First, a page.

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“Battle of Britain”
April 2, 2004
The Battle of Britain was the most important battle in World War II. The battle not only held the only existing allied front left in Europe, but it also showed the power of Britain’s newest inventions, such as SONAR and RADAR.
The battle began on July 10, 1940, shortly after the conquering of France. Hitler tried waiting out Britain but Britain proved they were ready to defend themselves. Hitler outnumbered the RAF (Royal Air Force) 2,800 to the RAF’s 700 fighters. The only thing helping the British was the RADAR system they recently put into use. Axis General Goring was put in charge of the air assault. Goring tried to attack the capital London on Sep. 7. Goring barely hit the city losing 56 bombers while barely shaking the RAF. On Sep. 17 Hitler privately ordered the postponement of all bombings in the country, when one month later the battle ended with RAF losing 790 planes and Goring losing 1,389 planes.
This proved to be the most important battle for a couple reasons. One, it significantly lowered the morale of the German military. Two, if the British had surrendered or lost this vital battle the war might have virtually ended right there with Hitler as the victor, leaving no allied countries left in the continent of Europe. And Three, it gave Britain the approval of the United States to begin trafficking war goods.
Britain brought many new inventions to the military front during this battle proving the debated accurateness and reliability of these newly discovered sources. In an article about RADAR Louis March had this to say “When World War II is called "the physicists\' war," the image evoked is of the mushroom cloud over Hiroshima. But nuclear weapons merely administered a horrific coup de grace to an already-defeated enemy. Radar, on the other hand, played a pivotal role in key battles that turned the tide of war in favor of the Allies, and for that; too, physicists can claim a fair share of the credit.”(March 1). RADAR was, as March said, the thing that kept the battle in favor of the allies.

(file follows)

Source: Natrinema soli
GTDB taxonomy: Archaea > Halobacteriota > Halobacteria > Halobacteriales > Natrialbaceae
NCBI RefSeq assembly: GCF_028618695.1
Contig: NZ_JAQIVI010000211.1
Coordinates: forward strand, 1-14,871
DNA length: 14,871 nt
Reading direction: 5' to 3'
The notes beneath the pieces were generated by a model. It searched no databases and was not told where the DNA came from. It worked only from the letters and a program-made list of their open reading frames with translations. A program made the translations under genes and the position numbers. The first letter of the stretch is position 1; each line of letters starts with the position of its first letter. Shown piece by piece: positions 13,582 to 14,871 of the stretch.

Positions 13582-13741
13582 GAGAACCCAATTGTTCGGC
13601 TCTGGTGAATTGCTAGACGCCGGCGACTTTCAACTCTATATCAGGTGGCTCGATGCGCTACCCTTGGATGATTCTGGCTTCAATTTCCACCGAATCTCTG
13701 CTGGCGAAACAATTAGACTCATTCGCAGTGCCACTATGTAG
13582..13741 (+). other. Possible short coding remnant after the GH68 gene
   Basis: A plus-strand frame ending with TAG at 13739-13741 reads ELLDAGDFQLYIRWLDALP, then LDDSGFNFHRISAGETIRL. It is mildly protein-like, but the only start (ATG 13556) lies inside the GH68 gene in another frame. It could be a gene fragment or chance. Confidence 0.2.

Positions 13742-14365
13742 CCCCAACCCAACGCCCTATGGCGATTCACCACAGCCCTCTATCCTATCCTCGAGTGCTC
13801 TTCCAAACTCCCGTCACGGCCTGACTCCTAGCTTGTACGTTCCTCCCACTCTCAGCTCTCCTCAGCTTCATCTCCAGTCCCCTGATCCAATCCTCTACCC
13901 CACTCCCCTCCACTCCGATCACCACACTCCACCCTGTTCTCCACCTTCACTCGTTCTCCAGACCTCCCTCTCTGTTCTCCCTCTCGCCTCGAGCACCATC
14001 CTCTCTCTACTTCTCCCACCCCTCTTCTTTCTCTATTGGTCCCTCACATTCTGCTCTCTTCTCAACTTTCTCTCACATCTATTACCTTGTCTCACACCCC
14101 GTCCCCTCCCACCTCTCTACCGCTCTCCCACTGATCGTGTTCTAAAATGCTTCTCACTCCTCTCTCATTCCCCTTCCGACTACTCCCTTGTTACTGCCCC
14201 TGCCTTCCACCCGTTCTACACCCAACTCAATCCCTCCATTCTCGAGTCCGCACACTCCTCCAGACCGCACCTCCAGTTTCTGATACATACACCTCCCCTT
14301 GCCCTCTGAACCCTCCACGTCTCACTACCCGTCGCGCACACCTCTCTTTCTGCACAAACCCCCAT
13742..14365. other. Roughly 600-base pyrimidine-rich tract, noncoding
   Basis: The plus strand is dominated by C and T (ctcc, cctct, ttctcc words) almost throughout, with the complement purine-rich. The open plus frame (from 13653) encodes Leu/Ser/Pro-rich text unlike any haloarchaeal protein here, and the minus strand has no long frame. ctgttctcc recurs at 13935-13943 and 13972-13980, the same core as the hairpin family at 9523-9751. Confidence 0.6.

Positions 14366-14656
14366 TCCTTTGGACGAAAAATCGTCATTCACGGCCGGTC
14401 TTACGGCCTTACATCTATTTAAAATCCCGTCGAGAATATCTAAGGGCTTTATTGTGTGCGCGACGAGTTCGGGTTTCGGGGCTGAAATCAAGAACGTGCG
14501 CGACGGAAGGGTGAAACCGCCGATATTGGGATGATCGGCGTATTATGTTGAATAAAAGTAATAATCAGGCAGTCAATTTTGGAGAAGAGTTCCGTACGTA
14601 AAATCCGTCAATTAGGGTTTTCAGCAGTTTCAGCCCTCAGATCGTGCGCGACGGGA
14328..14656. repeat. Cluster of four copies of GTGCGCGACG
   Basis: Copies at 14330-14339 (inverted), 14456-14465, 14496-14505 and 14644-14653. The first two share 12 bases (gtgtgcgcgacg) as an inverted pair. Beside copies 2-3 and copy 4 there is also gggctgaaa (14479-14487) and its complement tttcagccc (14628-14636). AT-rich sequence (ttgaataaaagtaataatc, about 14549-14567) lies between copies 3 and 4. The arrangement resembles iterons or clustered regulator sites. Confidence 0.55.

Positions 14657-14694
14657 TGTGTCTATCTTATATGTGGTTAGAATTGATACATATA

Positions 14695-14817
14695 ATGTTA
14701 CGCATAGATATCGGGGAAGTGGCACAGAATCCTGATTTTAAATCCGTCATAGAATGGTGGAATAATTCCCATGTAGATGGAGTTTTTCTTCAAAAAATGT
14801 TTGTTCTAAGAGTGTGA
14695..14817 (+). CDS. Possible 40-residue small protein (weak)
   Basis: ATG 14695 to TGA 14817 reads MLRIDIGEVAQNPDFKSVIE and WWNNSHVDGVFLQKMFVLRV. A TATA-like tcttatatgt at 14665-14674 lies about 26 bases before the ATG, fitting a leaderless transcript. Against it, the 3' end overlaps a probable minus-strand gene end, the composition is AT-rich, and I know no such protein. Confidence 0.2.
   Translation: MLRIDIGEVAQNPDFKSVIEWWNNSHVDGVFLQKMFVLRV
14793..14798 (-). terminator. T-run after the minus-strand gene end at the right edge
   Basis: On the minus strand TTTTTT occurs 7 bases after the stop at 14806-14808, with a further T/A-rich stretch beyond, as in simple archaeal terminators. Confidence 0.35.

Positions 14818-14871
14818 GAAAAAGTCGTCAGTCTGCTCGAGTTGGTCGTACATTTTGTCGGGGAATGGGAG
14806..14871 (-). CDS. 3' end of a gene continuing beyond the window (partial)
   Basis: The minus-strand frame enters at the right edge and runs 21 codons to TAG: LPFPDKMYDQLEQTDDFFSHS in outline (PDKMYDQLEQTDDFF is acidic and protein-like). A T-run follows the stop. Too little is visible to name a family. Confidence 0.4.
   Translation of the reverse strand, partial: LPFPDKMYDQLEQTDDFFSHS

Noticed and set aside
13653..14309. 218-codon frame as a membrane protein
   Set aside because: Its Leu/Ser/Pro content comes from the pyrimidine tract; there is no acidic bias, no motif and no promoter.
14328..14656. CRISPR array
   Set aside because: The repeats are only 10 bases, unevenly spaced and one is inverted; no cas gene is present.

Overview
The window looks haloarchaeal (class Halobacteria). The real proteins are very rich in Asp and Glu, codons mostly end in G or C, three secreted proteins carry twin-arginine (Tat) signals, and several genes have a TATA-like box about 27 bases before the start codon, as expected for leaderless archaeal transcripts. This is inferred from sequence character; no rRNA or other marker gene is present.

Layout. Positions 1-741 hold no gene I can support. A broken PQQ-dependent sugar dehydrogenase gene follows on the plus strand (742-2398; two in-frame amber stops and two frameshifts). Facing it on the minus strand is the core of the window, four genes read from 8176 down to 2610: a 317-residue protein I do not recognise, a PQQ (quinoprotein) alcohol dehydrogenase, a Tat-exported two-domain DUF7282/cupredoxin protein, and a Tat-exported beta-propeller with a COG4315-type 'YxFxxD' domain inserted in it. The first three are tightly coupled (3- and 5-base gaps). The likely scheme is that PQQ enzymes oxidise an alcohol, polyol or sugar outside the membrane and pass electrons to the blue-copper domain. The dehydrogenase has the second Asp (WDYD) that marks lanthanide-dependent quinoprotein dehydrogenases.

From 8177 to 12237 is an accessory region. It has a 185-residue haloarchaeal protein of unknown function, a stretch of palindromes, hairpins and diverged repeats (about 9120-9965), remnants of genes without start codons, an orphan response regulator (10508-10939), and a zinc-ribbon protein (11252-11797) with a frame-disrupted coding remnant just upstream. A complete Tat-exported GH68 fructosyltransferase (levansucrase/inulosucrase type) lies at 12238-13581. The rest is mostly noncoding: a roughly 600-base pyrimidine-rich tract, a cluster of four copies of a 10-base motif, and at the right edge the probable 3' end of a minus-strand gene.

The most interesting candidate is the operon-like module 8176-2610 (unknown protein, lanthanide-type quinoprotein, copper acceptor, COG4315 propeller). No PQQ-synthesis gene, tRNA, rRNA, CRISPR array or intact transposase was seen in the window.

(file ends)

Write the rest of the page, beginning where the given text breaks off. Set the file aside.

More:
RADAR is the idea of using radio waves for echolocation. When enemy planes over one hundred miles away were coming in to bomb the city, Britain could prepare themselves by getting AA resistance ready on the ground and putting their infamous fighters in the air to intercept the bombers. Britain had thought through the tactical use of radar in a real battle situation it could be used best. This was a product of the vision of Air Vice-Marshal Hugh Dowding, who conceived a system based on the "Chain Home" (CH) radar network, linked to filter centers that evaluated the picture and relayed it to the fighter squadrons within minutes. Although many factors played a role in the 1940 battle of Britain, I think that in this closely-fought battle the British edge in radar proved to be the deciding factor.
By saving the country and the military in it, it preserved the invention RADAR and its sister invention SONAR which was used throughout the war in the Allies
favor. As we see while the war goes on RADAR proves to be important in defending islands in Midway not only from the air but from ships as well.
Another significant reason the battle was so important was the perseverance of the British tactical and political leader, Winston Churchill. In the eyes of millions around the world, this man is a military genius not only for his strategic military actions, but also for his ability to keep the morale of his troops as high as it can be at all times. He was once quoted as saying "....the Battle of France is over, I expect that the Battle of Britain is about to begin. Upon this battle depends the survival of Christian civilization. Upon it depends our own British life, and the long continuity of our institutions and our Empire." (BBHS 1). This man knew when and where to put his limited war funds such as his ongoing interest in the development radar preceding mentioned. Allied leaders on all fronts respected Churchill’s advice. He is known for his great respect for
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Military history by country, Military history, Military history of Canada during World War II, Battle of Britain, Battle of France, Adolf Hitler, World War II, Adlertag, Defence of the Reich
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